Tuesday 19 February 2008

Initiate Maintenance Mode from an Agent (no extras installed)

---Update---

Updated version of this MP at http://derekhar.blogspot.com/2009/11/new-agent-maintenance-mode.html


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This post will detail a method to initiate Maintenance Mode from an agent managed computer using a vbscript. This method is useful in the case where the people doing patching are not the same people who use the Operations Console and when you cannot dictate what is to be installed in the server. Clive Eastwood's AgentMM for example, if run remotely requires .NET 3.0, Operations Manager specific dll's, Admin permissions on OpsMgr and the ability to connect to the SDK service on the RMS.

Using this method, the person running the command needs to have absolutely no permissions on Ops Manager. All of the components required to have this function are part of a standard OS with and agent installed. It works through Gateways so can be used in firewalled or untrusted environments if you have a gateway in place.

There are 3 parts to this solution:

1) A VBScript on each managed computer that writes an event to the local event log.

2) A Management pack containing an rule that detects this event and runs a response on the RMS.

3) The response executes a Powershell script on the RMS that puts the server in to Maintenance Mode. I have borrowed pieces of the powershell script from Boris.


VBScript

Powershell Script

Management Pack

The vbscript is pretty simple and just writes an event to the event log that indicates the length of time Maintenance Mode should remain on. This time is passed as a parameter to the script.

Usage: MaintModeOn 4

- This command turns on Maintenance Mode for 4 hours

The single rule in the management pack picks up the event from the Application Log with event ID of 0, with a source of WSH and where the description contains the words "Maintenance Mode". In response, the rule runs the Powershell script MaintModeON.ps1 and passes to it two parameters -the name of the computer where the script was run and the event description.

The Powershell script puts all three pieces of an agent in the Maintenance Mode. This Powershell script should be copied to the System Center Operations Manager 2007 program folder on the root management server. If you have clustered the RMS it should be in the folder on both nodes.



---Update---

I have updated the links since google appears to have taken down the site hosting the files.

9 comments:

Raphael Burri said...

Hi Derek

Thanks for posting this. Works great for me.

I have simplified this a bit by including the Powershell script directly into the management pack. That way I do not have to worry about placing the .ps1 file into the right directory.


<CommandLine>"&amp; '$file/MaintMode.On.ps1$' '$Data/LoggingComputer$' '$Data/EventDescription$'"</CommandLine>

<TimeoutSeconds>300</TimeoutSeconds>

<RequireOutput>true</RequireOutput>

<Files>

<File>

<Name>MaintMode.On.ps1</Name>

<Contents><![CDATA[

param($computerName, $EventDescription).............

]]>

</Contents>

</File>

</Files>



Raphael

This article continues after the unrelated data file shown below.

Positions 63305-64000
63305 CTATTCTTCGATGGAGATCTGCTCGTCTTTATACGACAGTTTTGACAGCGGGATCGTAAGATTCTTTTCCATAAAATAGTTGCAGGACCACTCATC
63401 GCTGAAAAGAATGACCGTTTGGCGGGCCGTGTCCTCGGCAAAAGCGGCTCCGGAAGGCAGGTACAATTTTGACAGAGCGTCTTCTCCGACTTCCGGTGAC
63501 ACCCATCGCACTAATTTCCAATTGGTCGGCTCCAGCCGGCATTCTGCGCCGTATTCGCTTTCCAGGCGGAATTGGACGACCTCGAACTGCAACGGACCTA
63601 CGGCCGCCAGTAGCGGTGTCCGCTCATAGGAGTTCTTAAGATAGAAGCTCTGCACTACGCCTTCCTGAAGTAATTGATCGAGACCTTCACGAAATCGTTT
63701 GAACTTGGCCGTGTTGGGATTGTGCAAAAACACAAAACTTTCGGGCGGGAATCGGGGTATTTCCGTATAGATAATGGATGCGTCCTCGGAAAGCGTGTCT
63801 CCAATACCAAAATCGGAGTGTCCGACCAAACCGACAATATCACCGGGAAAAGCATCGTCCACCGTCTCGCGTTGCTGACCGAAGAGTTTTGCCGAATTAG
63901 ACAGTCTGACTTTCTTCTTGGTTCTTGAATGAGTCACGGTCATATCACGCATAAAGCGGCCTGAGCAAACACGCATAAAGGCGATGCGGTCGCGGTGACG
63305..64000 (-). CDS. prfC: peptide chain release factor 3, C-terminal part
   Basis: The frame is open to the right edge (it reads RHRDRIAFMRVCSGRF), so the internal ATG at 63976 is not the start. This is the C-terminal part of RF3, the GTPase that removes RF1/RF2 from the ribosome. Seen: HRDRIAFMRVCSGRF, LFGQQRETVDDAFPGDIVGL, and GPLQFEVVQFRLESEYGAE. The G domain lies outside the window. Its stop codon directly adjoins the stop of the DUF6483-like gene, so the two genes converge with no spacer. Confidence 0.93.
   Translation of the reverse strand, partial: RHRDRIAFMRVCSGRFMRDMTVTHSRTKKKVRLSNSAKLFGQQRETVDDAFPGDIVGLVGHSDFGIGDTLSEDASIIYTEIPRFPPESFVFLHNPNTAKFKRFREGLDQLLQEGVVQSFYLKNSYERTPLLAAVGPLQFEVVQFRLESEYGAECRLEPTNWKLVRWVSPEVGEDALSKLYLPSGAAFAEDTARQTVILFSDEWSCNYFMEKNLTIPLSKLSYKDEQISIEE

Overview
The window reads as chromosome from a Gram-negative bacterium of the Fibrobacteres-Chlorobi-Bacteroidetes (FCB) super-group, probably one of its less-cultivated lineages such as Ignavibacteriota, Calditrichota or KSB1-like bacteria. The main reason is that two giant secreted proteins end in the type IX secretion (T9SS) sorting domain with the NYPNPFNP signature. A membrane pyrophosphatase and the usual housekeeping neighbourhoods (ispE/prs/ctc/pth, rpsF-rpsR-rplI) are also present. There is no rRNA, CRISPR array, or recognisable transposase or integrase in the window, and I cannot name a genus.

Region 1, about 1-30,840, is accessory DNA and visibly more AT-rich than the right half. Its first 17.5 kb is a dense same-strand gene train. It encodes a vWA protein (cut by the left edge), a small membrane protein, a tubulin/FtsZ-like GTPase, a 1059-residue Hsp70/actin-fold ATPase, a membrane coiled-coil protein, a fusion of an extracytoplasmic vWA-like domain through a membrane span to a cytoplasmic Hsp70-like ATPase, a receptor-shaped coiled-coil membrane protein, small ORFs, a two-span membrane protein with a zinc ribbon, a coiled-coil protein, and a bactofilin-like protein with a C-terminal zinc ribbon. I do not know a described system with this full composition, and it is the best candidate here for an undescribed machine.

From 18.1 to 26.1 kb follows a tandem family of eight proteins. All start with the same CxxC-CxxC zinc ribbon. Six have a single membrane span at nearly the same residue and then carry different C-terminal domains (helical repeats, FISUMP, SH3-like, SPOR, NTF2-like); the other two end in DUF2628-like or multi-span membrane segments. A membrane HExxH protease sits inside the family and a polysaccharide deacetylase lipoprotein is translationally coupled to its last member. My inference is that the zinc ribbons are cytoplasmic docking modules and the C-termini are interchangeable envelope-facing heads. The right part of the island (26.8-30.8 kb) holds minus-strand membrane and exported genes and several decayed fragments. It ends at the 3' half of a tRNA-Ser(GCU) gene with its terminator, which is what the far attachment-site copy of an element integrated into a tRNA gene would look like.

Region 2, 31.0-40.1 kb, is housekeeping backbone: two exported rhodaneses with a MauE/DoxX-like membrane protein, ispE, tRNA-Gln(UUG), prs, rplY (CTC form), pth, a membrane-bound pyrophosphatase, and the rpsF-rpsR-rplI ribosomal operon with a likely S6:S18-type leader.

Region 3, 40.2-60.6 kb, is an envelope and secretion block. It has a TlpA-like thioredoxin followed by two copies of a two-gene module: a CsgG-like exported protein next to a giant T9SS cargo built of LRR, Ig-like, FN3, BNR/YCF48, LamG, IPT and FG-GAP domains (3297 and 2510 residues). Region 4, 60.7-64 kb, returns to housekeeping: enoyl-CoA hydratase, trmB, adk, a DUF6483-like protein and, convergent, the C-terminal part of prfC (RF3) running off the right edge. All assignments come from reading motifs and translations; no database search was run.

Anonymous said...

Thank you for this cool tool. I tried it exactly how you said it but not having any luck. May be i haven't waited long enough. I ran the command from the agent and created a file on the event viewer with event id "0" but when I look at the console i don't see those agents on the maintenance mode. Please let me know. Thanks.

Romano Jerez said...

Is it possible to take the host out of maintenance mode the same way (via a script executed locally on the monitored machine)?

Derek Harkin said...

It is possible to do on and off and I am putting together the post right now with a new MP and scripts

Robert.g said...

I am monitoring UPS SNMP device and when the device is in error it must run a recovery script which of cause cannot run on the SNMP device. Can you get the script to run on the Proxy agent or the RMS. The script shuts down all servers connected to the UPS

Anonymous said...

Derek, nice work. I modified the MP to allow administrators to create config files on their systems to note when maintenance mode should occur - I introduced a script to read the file post an event when the time comes to enter maintenance mode. I've posted the modified version to my blog at http://blogs.msdn.com/steverac/archive/2008/12/09/maintenance-mode-by-config-file.aspx

Steve

Anonymous said...

Derek, nice work. I've introduced a modification that allows administrators to configure a flat file on their systems to specify when maintenance mode should trigger and how long it lasts. This file is read by script and the event triggered to initiate maintenance mode. I've placed the event in the OpsMgr event log. You can access the modified MP at http://blogs.msdn.com/steverac/archive/2008/12/09/maintenance-mode-by-config-file.aspx

Javier said...

Hi

Unfortunately, did does not work for me.

In fact, nothing happens at all (I am looking at the "Windows Computers" state view in the console and the server where I run this never changes its state to Maintenance Mode.

I cannot see any errors, or anything in the OpsMgr event log, the Powershell event log, etc

I am using opsmgr R2

It would be very nice to get some help as I am in need of this solution really

Thanks

Anonymous said...

Javier, the PowerShell script needs to be modified to work with R2. Comment out (#) the commands that put the health service and watcher into MM.

# New-MaintenanceWindow -startTime:$startTime -endTime:$endTime -monitoringObject:$healthService -comment:$comment
# New-MaintenanceWindow -startTime:$startTime -endTime:$endTime -monitoringObject:$healthServiceWatcher -comment:$comment